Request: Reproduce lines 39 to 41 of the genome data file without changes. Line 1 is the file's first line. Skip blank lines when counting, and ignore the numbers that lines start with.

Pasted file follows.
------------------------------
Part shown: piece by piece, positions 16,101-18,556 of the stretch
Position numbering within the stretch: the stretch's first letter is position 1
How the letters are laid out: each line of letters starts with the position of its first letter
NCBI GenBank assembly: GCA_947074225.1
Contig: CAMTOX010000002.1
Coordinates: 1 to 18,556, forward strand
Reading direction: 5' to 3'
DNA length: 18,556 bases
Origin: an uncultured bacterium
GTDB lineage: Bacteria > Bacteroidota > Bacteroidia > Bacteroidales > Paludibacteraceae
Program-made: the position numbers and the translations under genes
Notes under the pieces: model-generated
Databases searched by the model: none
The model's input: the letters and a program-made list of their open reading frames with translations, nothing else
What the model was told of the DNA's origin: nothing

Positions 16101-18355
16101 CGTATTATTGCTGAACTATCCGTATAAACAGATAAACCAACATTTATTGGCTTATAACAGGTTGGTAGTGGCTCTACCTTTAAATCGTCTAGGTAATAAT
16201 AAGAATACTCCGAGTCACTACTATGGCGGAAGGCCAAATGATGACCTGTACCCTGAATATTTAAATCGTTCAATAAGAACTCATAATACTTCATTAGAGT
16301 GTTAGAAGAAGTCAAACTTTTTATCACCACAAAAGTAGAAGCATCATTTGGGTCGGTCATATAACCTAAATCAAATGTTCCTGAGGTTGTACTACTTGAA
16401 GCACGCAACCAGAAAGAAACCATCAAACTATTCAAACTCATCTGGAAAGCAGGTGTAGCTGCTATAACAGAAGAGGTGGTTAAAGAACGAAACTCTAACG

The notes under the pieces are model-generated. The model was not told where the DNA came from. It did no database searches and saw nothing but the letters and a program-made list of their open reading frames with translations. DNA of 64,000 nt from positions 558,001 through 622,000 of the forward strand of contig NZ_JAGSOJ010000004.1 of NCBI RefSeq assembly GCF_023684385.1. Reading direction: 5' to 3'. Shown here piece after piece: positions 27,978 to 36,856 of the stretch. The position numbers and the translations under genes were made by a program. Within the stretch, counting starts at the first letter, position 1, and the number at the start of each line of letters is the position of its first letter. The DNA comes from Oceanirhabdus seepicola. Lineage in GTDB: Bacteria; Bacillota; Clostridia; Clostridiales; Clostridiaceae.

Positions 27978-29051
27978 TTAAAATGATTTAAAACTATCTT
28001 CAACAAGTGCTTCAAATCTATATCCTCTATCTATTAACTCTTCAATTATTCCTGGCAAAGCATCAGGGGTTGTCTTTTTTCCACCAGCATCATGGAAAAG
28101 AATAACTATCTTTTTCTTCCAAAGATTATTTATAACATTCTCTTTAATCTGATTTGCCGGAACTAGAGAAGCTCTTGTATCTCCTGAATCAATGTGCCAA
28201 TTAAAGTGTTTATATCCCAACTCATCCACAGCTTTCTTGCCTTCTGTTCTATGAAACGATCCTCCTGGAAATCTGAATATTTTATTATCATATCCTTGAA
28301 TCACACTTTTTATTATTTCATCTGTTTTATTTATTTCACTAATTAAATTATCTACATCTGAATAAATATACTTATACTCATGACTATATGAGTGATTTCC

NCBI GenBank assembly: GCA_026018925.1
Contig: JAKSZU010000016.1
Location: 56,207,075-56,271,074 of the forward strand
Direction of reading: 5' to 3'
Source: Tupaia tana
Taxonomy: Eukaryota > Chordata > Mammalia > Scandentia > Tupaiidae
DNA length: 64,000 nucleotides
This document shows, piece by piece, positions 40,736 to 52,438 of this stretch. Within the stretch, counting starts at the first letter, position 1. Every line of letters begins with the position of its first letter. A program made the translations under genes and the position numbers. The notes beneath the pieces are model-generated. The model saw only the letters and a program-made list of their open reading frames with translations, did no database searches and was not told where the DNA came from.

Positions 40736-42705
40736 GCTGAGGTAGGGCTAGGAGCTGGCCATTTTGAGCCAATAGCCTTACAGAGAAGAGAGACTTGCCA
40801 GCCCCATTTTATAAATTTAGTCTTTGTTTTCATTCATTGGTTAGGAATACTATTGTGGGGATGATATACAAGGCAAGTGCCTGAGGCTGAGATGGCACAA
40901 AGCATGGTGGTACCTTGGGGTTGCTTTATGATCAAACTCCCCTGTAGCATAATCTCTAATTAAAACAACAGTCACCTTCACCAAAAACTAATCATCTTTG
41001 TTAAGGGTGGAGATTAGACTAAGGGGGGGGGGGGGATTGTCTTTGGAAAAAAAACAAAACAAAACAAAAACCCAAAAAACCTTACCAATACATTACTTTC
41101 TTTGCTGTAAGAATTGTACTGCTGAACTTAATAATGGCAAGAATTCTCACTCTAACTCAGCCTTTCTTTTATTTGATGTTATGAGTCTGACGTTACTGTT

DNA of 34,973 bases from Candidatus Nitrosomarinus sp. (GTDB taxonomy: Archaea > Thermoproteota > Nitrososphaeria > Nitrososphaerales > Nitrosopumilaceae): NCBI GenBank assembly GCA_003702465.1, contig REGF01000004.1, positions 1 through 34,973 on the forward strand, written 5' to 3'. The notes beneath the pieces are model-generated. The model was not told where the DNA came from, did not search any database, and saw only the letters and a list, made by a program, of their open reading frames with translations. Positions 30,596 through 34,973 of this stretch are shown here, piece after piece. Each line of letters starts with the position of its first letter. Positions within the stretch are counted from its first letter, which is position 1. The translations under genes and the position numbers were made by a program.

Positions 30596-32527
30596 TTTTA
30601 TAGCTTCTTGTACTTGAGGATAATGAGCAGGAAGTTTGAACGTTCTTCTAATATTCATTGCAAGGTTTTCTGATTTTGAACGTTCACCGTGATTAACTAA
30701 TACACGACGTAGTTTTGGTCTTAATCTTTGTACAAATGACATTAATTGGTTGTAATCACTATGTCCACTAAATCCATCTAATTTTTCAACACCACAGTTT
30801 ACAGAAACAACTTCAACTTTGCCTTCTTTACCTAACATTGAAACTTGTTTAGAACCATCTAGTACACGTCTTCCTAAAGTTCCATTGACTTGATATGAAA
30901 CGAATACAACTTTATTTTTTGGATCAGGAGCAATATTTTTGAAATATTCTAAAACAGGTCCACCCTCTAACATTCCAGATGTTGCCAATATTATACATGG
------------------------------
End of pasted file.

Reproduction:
40901 AGCATGGTGGTACCTTGGGGTTGCTTTATGATCAAACTCCCCTGTAGCATAATCTCTAATTAAAACAACAGTCACCTTCACCAAAAACTAATCATCTTTG
41001 TTAAGGGTGGAGATTAGACTAAGGGGGGGGGGGGGATTGTCTTTGGAAAAAAAACAAAACAAAACAAAAACCCAAAAAACCTTACCAATACATTACTTTC
41101 TTTGCTGTAAGAATTGTACTGCTGAACTTAATAATGGCAAGAATTCTCACTCTAACTCAGCCTTTCTTTTATTTGATGTTATGAGTCTGACGTTACTGTT